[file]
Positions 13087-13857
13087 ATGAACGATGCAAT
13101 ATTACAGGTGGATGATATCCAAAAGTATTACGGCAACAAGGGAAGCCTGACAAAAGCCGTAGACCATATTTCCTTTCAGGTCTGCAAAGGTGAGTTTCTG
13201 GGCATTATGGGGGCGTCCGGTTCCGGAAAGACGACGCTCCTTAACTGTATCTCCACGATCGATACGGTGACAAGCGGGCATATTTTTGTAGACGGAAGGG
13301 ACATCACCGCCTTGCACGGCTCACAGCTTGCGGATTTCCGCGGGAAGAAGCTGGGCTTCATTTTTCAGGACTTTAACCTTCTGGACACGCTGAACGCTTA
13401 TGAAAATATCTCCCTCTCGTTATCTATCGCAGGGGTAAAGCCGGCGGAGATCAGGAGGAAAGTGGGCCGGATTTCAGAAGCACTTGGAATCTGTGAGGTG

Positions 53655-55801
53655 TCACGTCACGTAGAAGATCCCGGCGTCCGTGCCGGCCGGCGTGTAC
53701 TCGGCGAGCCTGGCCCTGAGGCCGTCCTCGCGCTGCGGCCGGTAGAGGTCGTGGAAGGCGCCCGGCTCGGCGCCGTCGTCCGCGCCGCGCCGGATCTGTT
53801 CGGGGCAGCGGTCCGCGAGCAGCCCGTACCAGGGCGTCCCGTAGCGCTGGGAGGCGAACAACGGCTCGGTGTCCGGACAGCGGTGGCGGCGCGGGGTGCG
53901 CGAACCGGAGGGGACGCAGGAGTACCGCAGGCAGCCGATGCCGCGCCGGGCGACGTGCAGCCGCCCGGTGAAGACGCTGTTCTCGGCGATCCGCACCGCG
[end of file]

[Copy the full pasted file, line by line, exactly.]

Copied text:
Positions 13087-13857
13087 ATGAACGATGCAAT
13101 ATTACAGGTGGATGATATCCAAAAGTATTACGGCAACAAGGGAAGCCTGACAAAAGCCGTAGACCATATTTCCTTTCAGGTCTGCAAAGGTGAGTTTCTG
13201 GGCATTATGGGGGCGTCCGGTTCCGGAAAGACGACGCTCCTTAACTGTATCTCCACGATCGATACGGTGACAAGCGGGCATATTTTTGTAGACGGAAGGG
13301 ACATCACCGCCTTGCACGGCTCACAGCTTGCGGATTTCCGCGGGAAGAAGCTGGGCTTCATTTTTCAGGACTTTAACCTTCTGGACACGCTGAACGCTTA
13401 TGAAAATATCTCCCTCTCGTTATCTATCGCAGGGGTAAAGCCGGCGGAGATCAGGAGGAAAGTGGGCCGGATTTCAGAAGCACTTGGAATCTGTGAGGTG

Positions 53655-55801
53655 TCACGTCACGTAGAAGATCCCGGCGTCCGTGCCGGCCGGCGTGTAC
53701 TCGGCGAGCCTGGCCCTGAGGCCGTCCTCGCGCTGCGGCCGGTAGAGGTCGTGGAAGGCGCCCGGCTCGGCGCCGTCGTCCGCGCCGCGCCGGATCTGTT
53801 CGGGGCAGCGGTCCGCGAGCAGCCCGTACCAGGGCGTCCCGTAGCGCTGGGAGGCGAACAACGGCTCGGTGTCCGGACAGCGGTGGCGGCGCGGGGTGCG
53901 CGAACCGGAGGGGACGCAGGAGTACCGCAGGCAGCCGATGCCGCGCCGGGCGACGTGCAGCCGCCCGGTGAAGACGCTGTTCTCGGCGATCCGCACCGCG